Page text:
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I think these false dichotomies, either youre with, as it used to be said during the Gulf Wareither you are for [Serbian] fascism or you are for [NATO] imperialism, and you have to be for imperialism because it is always slightly better than fascismthese are the kinds of false dichotomies that we are placed into in the current moment. [5] Rejecting the imperialism-fascism dichotomy, Said replaced it with an imperialismfascism equation. To uphold this equation both imperialism and fascism had to be viewed and understood as equally objectionable forms of power. To assess this position, we must first briefly consider Saids intellectual interests in imperialism and fascism. The overwhelming majority of Saids work deals with America and her relations with the Middle East. In explaining this relationship, Said located American foreign policy along a historical continuum that begins with British and French imperialism in the 18th century. In 1973, in the Journal of Palestine Studies he argued that British, French, and American presences in the Middle East have all been governed by a shared disregard for local Arab interests. [6] In Orientalism, first published in 1978, Said expanded on this idea and asked the question: how did Britain, France and America develop the desire to dominate the Middle East and acquire the requisite political will to turn that desire into reality? This work is a study of imperialism, and of the ideas and civil structures that nourish it. It is also a study that argues that since World War II America has dominated the Orient and approaches it as France and Britain once did. [7] Not only was American imperialism fed by European sources, Said argued, but it was also a product of indigenous patterns in American history. In 1993 he explained that the United States was founded as an empire, a dominion state of sovereignty that would expand in population and territory and increase in power. [8] Consequently, Said perceived all American international behaviour as imperialist. This understanding of U.S. policy is evident in much of Saids work. For instance, he depicted the American-led Oslo peace process between Israel and the Palestinians as reminiscent of nineteenth-century Africa, where European powers would sign pieces of paper called treaties with various African chiefs in order that trade and conquest could take place behind a faade of legitimacy, complete with negotiations and elaborate ceremonies. [9] This view of U.S. policy is especially apparent in his position on the Gulf War and Kosovo.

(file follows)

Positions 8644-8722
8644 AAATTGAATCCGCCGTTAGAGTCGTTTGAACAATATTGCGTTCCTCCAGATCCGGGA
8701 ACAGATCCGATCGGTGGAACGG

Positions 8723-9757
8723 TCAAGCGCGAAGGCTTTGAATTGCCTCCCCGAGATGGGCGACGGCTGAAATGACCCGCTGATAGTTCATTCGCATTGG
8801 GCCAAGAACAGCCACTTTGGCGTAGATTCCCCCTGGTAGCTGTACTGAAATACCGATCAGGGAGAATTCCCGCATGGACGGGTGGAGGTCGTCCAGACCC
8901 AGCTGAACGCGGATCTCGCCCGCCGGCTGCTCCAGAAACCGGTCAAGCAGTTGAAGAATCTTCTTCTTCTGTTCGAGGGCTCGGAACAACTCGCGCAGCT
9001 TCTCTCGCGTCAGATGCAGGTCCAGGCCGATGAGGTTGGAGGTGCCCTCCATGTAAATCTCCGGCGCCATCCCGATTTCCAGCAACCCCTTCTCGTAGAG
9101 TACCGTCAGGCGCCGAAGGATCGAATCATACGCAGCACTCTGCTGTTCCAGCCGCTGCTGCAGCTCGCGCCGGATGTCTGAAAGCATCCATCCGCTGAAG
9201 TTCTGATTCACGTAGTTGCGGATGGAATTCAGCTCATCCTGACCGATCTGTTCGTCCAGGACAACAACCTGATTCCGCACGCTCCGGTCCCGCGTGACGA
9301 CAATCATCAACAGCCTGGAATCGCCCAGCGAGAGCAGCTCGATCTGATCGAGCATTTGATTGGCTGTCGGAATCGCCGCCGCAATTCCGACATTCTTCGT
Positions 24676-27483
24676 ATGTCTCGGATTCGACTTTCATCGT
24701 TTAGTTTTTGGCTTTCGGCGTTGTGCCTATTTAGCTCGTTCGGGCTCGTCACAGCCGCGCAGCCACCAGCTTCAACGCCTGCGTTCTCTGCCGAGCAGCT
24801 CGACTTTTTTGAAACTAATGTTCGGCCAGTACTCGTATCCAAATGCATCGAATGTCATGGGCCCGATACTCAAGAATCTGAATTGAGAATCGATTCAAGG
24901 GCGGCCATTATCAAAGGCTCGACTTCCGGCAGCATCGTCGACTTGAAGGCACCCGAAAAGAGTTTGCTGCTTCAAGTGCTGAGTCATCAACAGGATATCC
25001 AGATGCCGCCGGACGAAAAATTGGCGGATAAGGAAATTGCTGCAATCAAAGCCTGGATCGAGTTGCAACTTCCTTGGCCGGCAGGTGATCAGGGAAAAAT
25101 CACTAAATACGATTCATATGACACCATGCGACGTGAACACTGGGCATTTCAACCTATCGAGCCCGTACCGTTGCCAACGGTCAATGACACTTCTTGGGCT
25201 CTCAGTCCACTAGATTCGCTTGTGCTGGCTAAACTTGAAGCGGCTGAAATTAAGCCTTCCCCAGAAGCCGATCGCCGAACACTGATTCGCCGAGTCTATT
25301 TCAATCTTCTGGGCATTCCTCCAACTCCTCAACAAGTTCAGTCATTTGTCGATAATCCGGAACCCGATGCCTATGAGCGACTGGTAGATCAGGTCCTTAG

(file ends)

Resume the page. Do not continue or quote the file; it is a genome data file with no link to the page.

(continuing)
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The Imperialism-Fascism Equation in Practice: Said on the Gulf War Saids opposition to American foreign policy was grounded in his understanding that it is imperialist and that imperialism was always a nefarious and pernicious force. Reiterating his position on the Gulf War in an interview in 1992 a position that closely resembles his stance on the NATO intervention in Kosovo Said explained: Basically, I opposed Iraq. I opposed the depredations of the Kuwait regime, I opposed Saudi policy, and I opposed the American position. I opposed the war. But I refused to fall into the position taken by people like Fred Halliday and Hans Magnus Enzenberger that in a war between imperialism and fascism you back imperialism. I was against them both. I think that was the honourable and only serious position to take. [10] Even when fascism expands by aggressive action against its neighbours, Said argued, one should never support imperialist opposition to such an act. To assess this antiwar position and Saids interest in what he referred to as American imperialism and Iraqi fascism, a relevant question to ask is not if Said opposed Saddam Hussein and his fascist Baath party but rather to what extent. According to Baathist official rhetoric, the end of the Iran-Iraq War in August 1988 was a tremendous victory for both Iraq and the Arab world. Many Iraqis hoped that the end of this war would usher in a new era of peace and prosperity as the Iraqi government began calling for elections and the establishment of a multi-party democracy. [11] Little would change, however. Days after Iran agreed to sign a cease-fire with Iraq, Saddam launched the final wave of chemical gas attacks against the Iraqi Kurds as part of Operation Anfal which killed at least 50,000. [12] Iraq soon spiralled into an economic crisis. On the 2 August, 1990 Iraq invaded Kuwait, annexing it six-days later. In response, the United Nations imposed sanctions but the international community quickly grew impatient with Iraqs aggression and uncooperative stance. A broad coalition, including a number of Arab states, aligned with America to liberate Kuwait from Iraqi occupation. In January 1991 an intervention was launched that successfully liberated Kuwait and forced the total withdrawal of Iraqi soldiers by the end of February. Developing arguments for or against this war was contingent upon how one